“For evil in the open is but evil from within that has been let out. The main battlefield for good is not the open ground of the public arena but the small clearing of each heart. Meanwhile, the lot of widows and homeless children is very hard, and it is to their defense, not God’s that the self-righteous should rush.”
-Piscene Patel from Life of Pi by Yann Martel
I believe that the problem of prison overcrowding, homelessness, wars, and even the fight you had with your mother this weekend have one root cause. That cause is not hidden away for only ascetics to find. It is as clear as daylight and staring back at us in the mirror. It’s us!
The problem is that we never really change ourselves. We don’t do what really matters. I don’t. I know that. I used to send $60 per month to starving children in Africa, and I did it because I cared. But in the grand scheme of things, I doubt that it really mattered that much. It’s easier for me to send money from my surplus to kids I’ve never met than it is for me to donate my time to a kid down the block who could use a father figure. It’s too hard to do the work of self-mastery. I’d rather work and make money, and then share some of my extras with others so that I can feel good about myself.
I know it’s not fair to blame all the world’s problems on you and me; there are certainly worse people out there. Murderers, thieves, and people who abuse their children. But in truth, our actions and our thoughts create the world we live in. And sometimes, even our best thoughts only lead to more suffering. “The road to hell is paved with good intentions.” Otherwise, how can Americans send billions of dollars to Latin America to help governments crack down on drug production, only to see the problem increase? We have good intentions, but the results are often more troubles. Why is it possible to spend one million dollars per soldier per year in Afghanistan and still the war gets worse? How can we give our best to someone, only to have it thrown back in our face? Good intentions are not enough. We can’t just look at a homeless person and wish them well. Actions are what moves the world along.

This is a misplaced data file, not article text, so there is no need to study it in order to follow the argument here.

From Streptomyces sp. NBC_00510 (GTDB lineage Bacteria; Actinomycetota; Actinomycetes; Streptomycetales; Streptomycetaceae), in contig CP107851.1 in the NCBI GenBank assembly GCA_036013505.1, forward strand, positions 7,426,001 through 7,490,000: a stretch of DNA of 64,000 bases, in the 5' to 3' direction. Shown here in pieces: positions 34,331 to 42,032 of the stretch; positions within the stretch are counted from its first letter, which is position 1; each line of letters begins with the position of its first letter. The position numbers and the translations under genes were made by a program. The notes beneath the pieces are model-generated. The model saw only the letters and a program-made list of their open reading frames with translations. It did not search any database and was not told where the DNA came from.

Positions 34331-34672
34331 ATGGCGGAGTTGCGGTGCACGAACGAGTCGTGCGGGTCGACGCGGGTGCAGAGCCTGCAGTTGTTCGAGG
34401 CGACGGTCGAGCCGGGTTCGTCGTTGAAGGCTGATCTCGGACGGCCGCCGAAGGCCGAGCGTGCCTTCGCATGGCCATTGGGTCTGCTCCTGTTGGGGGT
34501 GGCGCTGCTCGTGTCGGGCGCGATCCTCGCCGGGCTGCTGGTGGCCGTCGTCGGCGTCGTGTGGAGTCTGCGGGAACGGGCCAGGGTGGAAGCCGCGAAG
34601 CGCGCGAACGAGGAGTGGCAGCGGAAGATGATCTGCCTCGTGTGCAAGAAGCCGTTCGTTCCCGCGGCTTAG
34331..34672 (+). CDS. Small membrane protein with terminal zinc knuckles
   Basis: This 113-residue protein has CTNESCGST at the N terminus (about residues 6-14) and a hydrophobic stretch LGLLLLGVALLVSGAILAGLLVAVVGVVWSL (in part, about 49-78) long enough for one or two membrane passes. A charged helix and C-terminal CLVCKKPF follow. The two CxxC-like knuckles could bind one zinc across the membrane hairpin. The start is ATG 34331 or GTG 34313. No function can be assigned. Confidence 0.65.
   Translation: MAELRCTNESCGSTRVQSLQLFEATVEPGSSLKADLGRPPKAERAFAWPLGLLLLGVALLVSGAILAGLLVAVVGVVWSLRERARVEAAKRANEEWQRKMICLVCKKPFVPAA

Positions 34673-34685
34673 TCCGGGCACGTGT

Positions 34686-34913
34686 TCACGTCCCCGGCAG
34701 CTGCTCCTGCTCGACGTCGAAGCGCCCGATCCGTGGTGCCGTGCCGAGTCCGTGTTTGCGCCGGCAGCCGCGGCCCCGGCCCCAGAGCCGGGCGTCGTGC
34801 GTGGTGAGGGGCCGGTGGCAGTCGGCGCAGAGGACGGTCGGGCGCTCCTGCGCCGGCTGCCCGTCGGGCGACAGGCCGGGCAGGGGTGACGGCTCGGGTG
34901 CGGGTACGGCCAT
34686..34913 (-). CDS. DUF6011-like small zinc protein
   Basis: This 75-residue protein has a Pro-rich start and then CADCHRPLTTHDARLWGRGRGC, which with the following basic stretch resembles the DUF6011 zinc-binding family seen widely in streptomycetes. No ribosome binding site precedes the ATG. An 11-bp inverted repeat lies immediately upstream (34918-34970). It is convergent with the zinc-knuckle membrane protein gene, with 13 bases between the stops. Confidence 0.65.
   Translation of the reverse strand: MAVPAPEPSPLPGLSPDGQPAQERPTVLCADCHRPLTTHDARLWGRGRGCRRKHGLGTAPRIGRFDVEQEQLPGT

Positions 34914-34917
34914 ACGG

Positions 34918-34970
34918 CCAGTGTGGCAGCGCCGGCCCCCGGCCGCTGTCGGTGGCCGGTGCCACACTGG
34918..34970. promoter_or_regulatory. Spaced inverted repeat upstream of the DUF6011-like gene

I wonder what the result would be if I gave not my surplus but of my needed things. Instead of just a $60 a month gift, how about something that hurt? The gift, then, would have power. That gift would be one that really started solving the world’s problems. That’s the giving that Jesus talks about. “If a man asks for your tunic, give him your shirt as well. If he asks you to carry his bag a mile, go two. Forgive not seven times but seventy times sevens. If you give and expect to get back, what benefit is it to you?”
I don’t know too many people today who do that. The founder of Buddhism did, though. After years of self-mortification and deep searching, Siddhartha Gautama finally mastered himself and became enlightened. See how Jesus and the Buddha have changed the world? It may be that if only one person would learn to control, fully master the self, that would do more to benefit humanity than an entire program of free meals to low income families.
A comedian once told the story of a man who walked into a 7-11 and asked for a pack of Marlboro Lights 100. The clerk handed him a pack of Marlboro reds instead, and the man was belligerent. “What’s wrong with you? I said Lights, not Reds you dim wit,” the guy said. Well, the clerk was really upset, and that night he went home and yelled at his wife who in turn got upset and yelled at the kid, and the kid kicked the dog, and the dog bit the postman, and the postman…and on and on it went until it all ended up in the middle east.
The anger we release, the bad vibes we send out, do have to go somewhere. If we all did the work of filtering those bad vibes, the world would be a cleaner place. If every individual citizen would say, “I’m not going to be a part of this nonsensical violence.” If all individuals in our country would say, “I’m not going to buy anything that supports bad habits.” If you and I and everyone in the world decided to live by the golden rule that every country and every society understands, we would not have so many problems. Sure, we’d still have death. We’d still have disease, etc. But the deaths might be more bearable, calmed by the nurture of a billion kindred souls.
Is that likely to happen? Nah. But maybe if we at least recognize the cause of the world’s problems deep within ourselves, we can be vigilant and make sure that we try to kill that cause every time it rears its ugly head in the clearing of our own hearts.